Portraits are always a favorite as well, and a great time to really learn about composition and exposure.Bald eagles are a wonderful subject. Each bird has its own personality, it’s own sense of character. You’ll enjoy coming to recognize and know individual birds from one another.
They’ll often fly by at speeds as high as 30mph, and, when diving, can even hit 100mph. A good auto focus system and a fast lens can be a big help to photograph these birds. With some practice, you’ll improve your flight shooting dramatically. We’ll also focus on timing, capturing a specific moment or piece of action; takeoffs, landings, etc.
Bald eagles LOVE to fight. From observation, they love to fight almost as much as they love to eat. A friend of mine joked that bald eagles appear to prefer to fight for a salmon than catch their own, and he may well be right! This can make for some dramatic photography, as 2, or more, bald eagles clash in mid-air, or tangle on the ground. A bird on the ground with a salmon is vulnerable to aerial attacks, and it’s an incredible experience to watch and photograph these birds fighting over a meal.
The bald eagles congregate here to feast on the incredible late run of Chum Salmon that make their way up river to spawn. Depending on the year, the eagle count here in November has been as high as 3000 and more eagles. It’s a phenomenal natural spectacle, to watch so many eagles soaring, diving, fighting and competing for food.
We’ll aim to shoot a diverse selection of images; portraits and closeup shots of perched eagles, eagles calling, flying, diving and fighting over fish, wider landscape-style images showing the habitat and surrounding environs, and all the action we can see.
The American Bald Eagle, Haliaeetus leucocephalus, feeds mostly on fish; though they’ll scavenge meat of any kind. With a wing span as great as 7′ across, they’re a photogenic bird in full flight, those enormous wings spread wide as they soar against the snow-capped mountains in the background.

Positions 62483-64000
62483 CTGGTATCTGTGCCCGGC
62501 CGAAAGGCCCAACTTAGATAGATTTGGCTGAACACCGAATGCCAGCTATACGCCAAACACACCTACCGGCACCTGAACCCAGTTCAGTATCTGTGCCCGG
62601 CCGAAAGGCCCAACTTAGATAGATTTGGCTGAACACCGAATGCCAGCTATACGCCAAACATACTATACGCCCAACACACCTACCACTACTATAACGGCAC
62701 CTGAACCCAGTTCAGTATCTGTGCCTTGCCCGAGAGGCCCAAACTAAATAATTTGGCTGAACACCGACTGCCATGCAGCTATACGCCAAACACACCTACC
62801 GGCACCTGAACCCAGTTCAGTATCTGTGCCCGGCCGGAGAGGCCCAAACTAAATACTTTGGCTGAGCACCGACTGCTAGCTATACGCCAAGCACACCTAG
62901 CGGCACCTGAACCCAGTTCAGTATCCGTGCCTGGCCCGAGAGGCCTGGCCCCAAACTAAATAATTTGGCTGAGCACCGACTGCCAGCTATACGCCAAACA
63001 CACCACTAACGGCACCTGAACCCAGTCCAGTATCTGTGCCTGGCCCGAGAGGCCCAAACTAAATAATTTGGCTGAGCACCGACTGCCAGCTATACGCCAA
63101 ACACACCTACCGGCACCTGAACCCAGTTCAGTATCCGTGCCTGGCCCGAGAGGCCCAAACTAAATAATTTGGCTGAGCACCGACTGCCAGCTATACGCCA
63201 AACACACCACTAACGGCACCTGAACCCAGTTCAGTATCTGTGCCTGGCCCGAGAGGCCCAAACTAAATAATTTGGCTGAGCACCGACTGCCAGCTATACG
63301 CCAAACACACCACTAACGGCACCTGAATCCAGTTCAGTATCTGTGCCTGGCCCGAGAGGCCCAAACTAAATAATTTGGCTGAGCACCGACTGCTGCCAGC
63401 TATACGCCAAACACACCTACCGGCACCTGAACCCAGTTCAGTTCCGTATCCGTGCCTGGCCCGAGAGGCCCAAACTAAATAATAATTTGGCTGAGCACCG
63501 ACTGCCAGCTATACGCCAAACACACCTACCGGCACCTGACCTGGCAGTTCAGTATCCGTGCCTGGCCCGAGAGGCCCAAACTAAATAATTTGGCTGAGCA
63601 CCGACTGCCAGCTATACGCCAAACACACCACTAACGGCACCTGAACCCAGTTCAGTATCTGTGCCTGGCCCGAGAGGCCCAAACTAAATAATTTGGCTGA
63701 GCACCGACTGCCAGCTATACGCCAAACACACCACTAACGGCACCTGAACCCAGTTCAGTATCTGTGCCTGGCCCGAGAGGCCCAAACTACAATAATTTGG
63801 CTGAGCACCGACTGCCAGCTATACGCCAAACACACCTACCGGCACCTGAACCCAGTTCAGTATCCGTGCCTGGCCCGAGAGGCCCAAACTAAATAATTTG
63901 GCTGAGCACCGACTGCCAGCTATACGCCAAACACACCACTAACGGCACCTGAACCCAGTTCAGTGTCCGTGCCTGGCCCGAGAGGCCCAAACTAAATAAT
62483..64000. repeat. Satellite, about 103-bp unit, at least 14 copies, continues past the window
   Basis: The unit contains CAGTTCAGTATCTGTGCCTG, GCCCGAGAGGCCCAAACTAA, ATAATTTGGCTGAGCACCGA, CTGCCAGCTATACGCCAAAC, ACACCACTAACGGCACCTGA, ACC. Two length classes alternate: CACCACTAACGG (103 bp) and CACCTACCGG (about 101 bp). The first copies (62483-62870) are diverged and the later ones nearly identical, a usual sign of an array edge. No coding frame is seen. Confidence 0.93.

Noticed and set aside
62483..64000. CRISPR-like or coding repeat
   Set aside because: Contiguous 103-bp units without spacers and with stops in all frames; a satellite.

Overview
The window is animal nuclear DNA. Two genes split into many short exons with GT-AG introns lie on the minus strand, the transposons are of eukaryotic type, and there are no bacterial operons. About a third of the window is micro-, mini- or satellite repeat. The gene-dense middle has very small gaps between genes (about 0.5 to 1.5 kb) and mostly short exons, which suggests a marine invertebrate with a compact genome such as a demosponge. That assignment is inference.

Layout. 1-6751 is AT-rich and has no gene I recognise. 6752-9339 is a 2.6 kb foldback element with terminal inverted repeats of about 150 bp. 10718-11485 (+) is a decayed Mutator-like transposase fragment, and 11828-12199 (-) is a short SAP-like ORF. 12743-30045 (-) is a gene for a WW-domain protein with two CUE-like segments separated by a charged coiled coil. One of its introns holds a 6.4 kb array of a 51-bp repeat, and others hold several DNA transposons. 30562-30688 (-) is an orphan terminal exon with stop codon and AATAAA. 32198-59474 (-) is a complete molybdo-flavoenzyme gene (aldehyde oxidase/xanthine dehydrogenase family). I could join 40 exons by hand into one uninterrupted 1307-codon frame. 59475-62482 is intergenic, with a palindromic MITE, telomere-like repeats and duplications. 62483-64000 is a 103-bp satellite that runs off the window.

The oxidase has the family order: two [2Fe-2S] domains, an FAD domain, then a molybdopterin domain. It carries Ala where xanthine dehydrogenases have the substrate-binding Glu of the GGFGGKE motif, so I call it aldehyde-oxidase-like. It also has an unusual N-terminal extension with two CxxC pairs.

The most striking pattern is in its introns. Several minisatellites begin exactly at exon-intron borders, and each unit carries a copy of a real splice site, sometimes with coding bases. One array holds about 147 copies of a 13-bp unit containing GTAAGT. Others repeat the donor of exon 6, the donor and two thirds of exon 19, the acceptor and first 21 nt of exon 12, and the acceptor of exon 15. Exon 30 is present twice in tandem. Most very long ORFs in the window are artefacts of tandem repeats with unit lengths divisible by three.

1. What length lens do I need?
With any wildlife photography, more is better. Sure, sometimes you can make an astonishing photograph with your wide angle lens. In fact, I love that kind of wildlife photography. But in general, longer will beat shorter.
My camera setup for Haines includes two bodies (one FX and one DX body), and a 500mm lens. I also shoot a lot with my 80-400mm lens. But the 500mm, with a TC sometimes, is the bread and butter. My advice is you want at least a 300mm lens.
2. What other subjects will we see and photograph.
Most of my wildlife photography tours tend to be subject specific. This tour is all about the eagles. There are a some other wildlife species around. We’ve seen moose, coyotes, fox, mink, weasel, even bears.
Bird life can be the best bet. You’ll see and photograph black-billed magpies, raven, American dipper. Gulls are abundant, including Glaucous-winged, herring and Bonaparte gulls. Downy and hairy woodpecker are typically around. Trumpeter swans are common, and duck species include mallards, teals and wigeon. Occasionally we even see loons on a fly-by!
It’s my opinion that wildlife photography is more productive and rewarding when we focus on single species. Should you wish, the opportunity arise to reasonably photograph other species is more than likely.
Cold coastal weather means heavy, insulate clothing. Upon your reservation I’ll forward you a comprehensive clothing list. Feel free to download the Trip Info eBook here if you’re looking for more information at the moment.
Coastal Alaska in November/early December. Temperatures should hover around freezing, hopefully just below.
Colder is better. We want snow, not rain.
Winds can be adversarial down the valley.
5. Communications in town?
Wireless internet is available at the hotel; there are also hot spots in town you can purchase an account through. Cell service works for most major providers.
6. Two Person Discount
Each guest gets their own room. If you would like to share a room with your partner, let me know and we’ll discount your rate accordingly.